Visitors to Capital Community College’s campus will get an unexpected lesson in geography when they come to the five-story atrium located on the upper floors at the 950 Main Street.
Latitude, commissioned by the State of Connecticut for CCC as part of the 1% for art program at state buildings, is a kinetic sculpture created by Newton, MA-based Helmick & Schechter that is one of the city’s more unusual pieces of public art.
The sculpture is a 27-foot diameter ring that slowly turns on a motorized axis once every 24 hours. The slow rotation imitates the Earth turning from day to night and back again with silhoutte depictions of points on the plant at 41.7′ North latitude.
Denise Markonish, Curator of Artspace New Haven, described the geography lesson that Latitude represents:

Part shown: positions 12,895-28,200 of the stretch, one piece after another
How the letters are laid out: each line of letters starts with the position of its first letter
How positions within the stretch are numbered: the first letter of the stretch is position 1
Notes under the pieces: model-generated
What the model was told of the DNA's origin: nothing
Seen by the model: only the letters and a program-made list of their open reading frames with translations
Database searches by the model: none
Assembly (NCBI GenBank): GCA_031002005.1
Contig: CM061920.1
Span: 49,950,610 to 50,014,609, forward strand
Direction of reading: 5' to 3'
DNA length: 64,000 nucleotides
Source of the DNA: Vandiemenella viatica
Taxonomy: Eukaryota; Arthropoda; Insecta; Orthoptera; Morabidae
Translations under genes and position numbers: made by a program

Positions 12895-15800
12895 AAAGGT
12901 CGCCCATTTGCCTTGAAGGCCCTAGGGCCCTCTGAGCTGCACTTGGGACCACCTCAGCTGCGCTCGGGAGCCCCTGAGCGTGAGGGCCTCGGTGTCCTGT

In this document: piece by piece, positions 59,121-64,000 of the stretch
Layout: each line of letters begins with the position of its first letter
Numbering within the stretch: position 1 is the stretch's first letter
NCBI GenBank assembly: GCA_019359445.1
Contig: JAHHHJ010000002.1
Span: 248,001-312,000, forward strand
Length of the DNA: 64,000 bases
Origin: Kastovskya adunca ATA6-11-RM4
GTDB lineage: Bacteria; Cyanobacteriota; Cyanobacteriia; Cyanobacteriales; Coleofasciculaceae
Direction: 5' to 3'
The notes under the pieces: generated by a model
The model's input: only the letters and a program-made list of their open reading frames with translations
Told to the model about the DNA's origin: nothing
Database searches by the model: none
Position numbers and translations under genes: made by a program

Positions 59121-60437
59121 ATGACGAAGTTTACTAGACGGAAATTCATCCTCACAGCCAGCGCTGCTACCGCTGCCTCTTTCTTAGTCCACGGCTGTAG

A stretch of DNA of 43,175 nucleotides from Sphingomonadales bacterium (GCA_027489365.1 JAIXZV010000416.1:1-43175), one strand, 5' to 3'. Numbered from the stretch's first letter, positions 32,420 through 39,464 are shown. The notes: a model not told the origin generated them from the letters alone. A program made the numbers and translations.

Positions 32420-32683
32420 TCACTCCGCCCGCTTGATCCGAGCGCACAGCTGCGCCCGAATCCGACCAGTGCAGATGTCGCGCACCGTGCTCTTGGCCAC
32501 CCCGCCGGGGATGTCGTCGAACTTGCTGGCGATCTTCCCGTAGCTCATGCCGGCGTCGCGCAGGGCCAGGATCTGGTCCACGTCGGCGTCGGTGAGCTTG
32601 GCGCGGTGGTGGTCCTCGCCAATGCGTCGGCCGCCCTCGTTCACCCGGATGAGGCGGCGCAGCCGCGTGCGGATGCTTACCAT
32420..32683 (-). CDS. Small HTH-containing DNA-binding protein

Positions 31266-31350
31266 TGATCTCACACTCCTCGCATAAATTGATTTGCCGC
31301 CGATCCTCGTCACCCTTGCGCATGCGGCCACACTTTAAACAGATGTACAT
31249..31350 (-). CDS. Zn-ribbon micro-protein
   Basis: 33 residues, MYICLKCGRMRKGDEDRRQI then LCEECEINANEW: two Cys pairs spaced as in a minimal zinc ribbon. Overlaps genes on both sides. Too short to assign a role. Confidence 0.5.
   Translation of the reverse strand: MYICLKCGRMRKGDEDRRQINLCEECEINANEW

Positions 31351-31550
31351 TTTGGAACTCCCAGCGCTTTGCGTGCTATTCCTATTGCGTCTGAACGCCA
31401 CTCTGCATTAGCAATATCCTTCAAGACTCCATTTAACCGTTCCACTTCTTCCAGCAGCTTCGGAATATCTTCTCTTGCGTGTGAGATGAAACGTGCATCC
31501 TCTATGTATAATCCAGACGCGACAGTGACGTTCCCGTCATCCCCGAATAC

Latitude is an unconventional map. From afar, the outer edge of the ring looks almost like fire or the corona of the sun, but on closer inspection recognizable silhouettes emerge: a mountain range, the Coliseum, a Shinto gate, a catamaran, a lofty pine tree. The radiating profiles are articulated on individual panels, and soon organize themselves into geographical coherence. The Guggenheim Museum in Bilbao, Spain leads across the Mediterranean to Rome, Italy and so on to the Caspian Sea, North Korea, the Pacific Ocean, and the Rocky Mountains, finally ending—or beginning, depending on how you look at it—with Hartford, the only silhouette in gold leaf.